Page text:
Marbled Paper: Its History, Techniques, and Patterns : with Special Reference to the Relationship of Marbling to Bookbinding in Europe and the Western World

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University of Pennsylvania Press, 1990 - Language Arts & Disciplines - 245 pages
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For 250 years after its introduction to Europe around 1600, the method of decorating paper known as marbling reigned supreme as the chief means of embellishing the fine work of hand-bookbinders.

Richard J. Wolfe reconstructs the rise and fall of the craft and offers the most comprehensive account available of its history, techniques, and patterns.

  

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Marbled paper: its history, techniques, and patterns: with special reference to the relationship of marbling to bookbinding in Europe and the Western world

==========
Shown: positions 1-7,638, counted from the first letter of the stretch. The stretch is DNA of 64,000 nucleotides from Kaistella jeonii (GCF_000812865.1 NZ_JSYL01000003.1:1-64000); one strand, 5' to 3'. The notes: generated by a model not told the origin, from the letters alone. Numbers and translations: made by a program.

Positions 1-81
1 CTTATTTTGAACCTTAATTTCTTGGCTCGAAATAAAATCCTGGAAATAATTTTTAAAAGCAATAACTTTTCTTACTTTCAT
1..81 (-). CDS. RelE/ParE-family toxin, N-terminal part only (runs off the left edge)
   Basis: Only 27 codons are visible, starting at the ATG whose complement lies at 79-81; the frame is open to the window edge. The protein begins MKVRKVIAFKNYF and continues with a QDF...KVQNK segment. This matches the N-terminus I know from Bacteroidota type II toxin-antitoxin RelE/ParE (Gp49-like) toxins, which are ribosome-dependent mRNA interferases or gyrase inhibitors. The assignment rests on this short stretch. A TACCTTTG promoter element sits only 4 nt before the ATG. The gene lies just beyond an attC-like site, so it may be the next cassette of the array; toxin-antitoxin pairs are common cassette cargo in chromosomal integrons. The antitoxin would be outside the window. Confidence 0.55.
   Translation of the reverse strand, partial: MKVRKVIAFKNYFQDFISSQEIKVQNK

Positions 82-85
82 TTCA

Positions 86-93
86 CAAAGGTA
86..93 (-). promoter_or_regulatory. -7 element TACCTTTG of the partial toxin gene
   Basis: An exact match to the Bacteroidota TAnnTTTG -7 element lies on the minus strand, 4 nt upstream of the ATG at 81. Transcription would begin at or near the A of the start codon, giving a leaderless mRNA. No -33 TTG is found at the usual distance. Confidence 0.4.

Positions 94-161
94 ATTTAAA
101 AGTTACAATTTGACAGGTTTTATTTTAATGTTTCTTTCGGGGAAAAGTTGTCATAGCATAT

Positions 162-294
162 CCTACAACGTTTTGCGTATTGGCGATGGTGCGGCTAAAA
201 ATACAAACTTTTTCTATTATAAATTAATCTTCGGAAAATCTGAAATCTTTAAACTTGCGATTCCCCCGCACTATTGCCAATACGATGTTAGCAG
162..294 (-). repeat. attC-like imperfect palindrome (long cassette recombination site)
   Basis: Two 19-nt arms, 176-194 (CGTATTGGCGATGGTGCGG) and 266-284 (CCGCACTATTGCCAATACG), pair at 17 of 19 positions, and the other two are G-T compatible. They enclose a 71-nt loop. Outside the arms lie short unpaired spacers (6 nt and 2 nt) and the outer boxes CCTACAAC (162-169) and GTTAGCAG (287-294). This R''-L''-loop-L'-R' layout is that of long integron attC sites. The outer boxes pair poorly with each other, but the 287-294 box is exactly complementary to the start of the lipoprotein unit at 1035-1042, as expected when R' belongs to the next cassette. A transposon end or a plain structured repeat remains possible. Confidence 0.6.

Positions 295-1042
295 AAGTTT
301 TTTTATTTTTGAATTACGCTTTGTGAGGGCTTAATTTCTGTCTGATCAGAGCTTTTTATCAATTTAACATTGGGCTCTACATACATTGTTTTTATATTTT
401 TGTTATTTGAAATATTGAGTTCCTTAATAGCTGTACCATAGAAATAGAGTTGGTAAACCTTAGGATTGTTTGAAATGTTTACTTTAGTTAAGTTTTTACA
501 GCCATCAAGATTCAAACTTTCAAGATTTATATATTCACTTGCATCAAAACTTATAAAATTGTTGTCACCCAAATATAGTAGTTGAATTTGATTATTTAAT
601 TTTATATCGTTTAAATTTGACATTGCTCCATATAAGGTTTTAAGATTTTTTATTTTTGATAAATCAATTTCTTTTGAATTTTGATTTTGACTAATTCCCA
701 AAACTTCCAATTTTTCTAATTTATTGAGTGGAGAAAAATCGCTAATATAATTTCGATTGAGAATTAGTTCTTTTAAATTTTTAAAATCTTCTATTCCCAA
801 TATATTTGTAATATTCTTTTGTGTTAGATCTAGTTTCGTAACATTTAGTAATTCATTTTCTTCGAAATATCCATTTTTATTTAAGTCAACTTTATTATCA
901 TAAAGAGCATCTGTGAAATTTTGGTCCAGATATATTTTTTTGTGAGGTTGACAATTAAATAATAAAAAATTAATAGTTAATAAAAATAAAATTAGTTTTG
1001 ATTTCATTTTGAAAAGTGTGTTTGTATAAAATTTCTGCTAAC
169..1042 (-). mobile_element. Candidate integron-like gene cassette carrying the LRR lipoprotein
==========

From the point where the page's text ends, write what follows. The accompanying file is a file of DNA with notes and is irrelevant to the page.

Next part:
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When colors are floated on a thicker liquid and paper is placed on them and then removed, the paper is said to be marbled; the design formed by spot or thrown patterns or "combed'' colors resembles ... Read full review

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I own this book. It is astonishing. Aside from the volume by C.W. Woolnough, written in the late 1800's, there simply is no other book that addresses and explains this very difficult art in a way in which it deserves. There are ridiculously simple 'craft' books available for people who are just interested in an acceptable marbled appearance on paper or cloth, but there are few which give this art the attention and devotion it deserves. This book is one of those wonderful volumes.  

Contents

The European Cradle Period
13
Marbling in Germany
18
Marbling in France
32
The Further Spread of the Craft
48
The Initial British Experience
63
The Matured British Trade
73
Marbling in the New World I
85
18
91
48
98
Basic Constituents and Ingredients
153
The Evolution of Marbled Patterns
179
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